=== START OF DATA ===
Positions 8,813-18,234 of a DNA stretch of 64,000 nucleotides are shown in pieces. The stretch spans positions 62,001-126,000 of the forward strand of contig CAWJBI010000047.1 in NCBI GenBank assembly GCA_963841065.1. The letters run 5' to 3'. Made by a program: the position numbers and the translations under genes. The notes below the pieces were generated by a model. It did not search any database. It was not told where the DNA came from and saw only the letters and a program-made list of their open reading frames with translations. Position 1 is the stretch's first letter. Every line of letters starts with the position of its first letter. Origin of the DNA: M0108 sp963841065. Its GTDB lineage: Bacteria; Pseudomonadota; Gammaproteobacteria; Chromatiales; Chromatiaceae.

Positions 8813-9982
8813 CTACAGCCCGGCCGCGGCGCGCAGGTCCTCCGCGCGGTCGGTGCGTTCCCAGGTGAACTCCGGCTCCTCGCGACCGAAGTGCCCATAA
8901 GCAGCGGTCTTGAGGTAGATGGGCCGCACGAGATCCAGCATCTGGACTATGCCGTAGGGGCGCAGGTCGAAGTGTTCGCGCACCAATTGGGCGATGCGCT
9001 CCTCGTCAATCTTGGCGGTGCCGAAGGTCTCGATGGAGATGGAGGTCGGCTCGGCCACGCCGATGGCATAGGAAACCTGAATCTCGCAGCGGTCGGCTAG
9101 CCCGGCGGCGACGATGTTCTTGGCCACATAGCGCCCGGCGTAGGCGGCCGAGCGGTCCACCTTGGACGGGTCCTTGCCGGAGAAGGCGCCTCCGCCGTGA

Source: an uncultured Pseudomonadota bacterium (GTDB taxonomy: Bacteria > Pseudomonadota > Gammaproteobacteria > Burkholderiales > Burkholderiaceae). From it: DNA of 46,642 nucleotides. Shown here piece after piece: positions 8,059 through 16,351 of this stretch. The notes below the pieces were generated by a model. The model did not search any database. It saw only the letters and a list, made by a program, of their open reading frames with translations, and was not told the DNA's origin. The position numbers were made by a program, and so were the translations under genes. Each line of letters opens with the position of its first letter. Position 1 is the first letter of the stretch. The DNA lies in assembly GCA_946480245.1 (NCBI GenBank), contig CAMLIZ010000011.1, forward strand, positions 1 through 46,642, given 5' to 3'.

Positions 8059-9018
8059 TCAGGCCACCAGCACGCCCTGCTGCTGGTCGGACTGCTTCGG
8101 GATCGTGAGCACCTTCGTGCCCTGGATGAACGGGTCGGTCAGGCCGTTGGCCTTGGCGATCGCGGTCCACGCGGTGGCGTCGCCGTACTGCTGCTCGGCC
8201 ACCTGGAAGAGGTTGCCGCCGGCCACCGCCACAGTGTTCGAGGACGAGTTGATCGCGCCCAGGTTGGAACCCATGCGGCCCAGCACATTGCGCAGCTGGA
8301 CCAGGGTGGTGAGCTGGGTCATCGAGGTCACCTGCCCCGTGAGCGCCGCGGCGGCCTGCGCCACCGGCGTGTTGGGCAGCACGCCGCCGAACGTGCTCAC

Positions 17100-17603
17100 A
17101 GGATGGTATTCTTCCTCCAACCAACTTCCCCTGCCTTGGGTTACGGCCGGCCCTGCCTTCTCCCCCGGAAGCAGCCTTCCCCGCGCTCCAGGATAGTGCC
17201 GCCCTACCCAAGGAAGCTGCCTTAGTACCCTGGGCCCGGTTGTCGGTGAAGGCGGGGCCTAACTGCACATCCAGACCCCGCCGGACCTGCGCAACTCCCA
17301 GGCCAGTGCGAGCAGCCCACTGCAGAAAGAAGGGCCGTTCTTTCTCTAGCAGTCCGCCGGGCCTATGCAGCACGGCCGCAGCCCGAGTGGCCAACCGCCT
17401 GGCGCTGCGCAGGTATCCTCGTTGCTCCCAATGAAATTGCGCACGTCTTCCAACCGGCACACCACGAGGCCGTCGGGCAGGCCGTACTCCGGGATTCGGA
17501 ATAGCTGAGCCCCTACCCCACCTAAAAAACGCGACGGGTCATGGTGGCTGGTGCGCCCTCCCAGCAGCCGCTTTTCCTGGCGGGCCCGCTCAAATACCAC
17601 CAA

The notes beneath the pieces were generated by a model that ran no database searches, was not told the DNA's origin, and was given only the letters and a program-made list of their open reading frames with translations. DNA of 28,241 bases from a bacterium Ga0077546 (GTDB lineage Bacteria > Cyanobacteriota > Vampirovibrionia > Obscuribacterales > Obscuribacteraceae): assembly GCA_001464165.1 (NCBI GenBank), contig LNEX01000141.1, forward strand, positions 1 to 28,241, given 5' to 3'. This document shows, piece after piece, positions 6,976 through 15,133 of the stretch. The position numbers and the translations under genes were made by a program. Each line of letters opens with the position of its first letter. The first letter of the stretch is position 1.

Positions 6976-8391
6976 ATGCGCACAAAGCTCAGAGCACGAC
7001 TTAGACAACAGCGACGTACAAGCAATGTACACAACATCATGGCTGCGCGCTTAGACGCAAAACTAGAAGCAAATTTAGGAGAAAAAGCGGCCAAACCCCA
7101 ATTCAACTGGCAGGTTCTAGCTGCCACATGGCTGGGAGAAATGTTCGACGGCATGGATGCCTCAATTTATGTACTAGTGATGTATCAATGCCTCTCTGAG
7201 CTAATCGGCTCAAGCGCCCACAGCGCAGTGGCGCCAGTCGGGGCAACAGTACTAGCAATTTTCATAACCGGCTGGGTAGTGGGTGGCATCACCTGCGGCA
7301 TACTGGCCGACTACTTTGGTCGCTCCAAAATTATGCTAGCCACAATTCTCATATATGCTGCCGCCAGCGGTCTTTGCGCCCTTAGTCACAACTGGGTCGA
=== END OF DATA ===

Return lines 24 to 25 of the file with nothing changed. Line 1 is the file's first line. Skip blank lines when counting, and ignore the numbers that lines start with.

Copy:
7001 TTAGACAACAGCGACGTACAAGCAATGTACACAACATCATGGCTGCGCGCTTAGACGCAAAACTAGAAGCAAATTTAGGAGAAAAAGCGGCCAAACCCCA
7101 ATTCAACTGGCAGGTTCTAGCTGCCACATGGCTGGGAGAAATGTTCGACGGCATGGATGCCTCAATTTATGTACTAGTGATGTATCAATGCCTCTCTGAG